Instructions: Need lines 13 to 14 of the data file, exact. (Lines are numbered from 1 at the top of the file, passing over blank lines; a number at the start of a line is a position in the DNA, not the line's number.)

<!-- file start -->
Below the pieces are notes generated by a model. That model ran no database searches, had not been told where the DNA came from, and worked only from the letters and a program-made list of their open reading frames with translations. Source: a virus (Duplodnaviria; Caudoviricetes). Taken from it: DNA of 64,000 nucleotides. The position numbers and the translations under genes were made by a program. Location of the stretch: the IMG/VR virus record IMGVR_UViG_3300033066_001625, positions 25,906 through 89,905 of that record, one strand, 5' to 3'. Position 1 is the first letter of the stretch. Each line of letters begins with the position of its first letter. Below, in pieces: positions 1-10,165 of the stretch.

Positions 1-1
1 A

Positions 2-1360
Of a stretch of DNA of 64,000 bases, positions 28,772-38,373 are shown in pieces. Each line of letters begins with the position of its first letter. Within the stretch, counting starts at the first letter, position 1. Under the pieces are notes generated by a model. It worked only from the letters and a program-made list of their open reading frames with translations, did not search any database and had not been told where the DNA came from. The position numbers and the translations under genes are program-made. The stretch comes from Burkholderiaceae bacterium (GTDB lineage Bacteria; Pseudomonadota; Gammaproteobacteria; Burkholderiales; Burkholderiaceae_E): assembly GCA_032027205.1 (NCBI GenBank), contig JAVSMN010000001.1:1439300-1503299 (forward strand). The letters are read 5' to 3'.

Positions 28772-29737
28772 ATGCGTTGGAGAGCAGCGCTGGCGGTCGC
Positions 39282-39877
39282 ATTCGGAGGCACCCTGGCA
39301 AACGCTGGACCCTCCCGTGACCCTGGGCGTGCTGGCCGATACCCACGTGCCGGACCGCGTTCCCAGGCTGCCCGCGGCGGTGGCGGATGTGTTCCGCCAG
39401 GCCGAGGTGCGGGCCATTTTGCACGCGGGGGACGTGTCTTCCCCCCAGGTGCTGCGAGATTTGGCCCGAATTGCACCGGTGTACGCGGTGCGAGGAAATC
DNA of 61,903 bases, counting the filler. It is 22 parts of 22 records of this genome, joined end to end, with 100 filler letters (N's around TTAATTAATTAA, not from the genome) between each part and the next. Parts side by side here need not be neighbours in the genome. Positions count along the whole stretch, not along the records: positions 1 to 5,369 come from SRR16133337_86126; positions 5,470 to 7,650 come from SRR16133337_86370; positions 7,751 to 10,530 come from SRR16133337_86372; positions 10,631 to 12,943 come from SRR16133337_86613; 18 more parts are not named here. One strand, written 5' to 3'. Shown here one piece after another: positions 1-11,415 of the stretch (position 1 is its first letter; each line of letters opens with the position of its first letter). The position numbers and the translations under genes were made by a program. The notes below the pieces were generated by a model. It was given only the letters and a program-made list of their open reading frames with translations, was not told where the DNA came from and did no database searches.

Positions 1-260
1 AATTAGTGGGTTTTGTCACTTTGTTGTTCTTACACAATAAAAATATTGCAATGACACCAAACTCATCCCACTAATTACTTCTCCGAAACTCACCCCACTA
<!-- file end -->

Positions 1-260
1 AATTAGTGGGTTTTGTCACTTTGTTGTTCTTACACAATAAAAATATTGCAATGACACCAAACTCATCCCACTAATTACTTCTCCGAAACTCACCCCACTA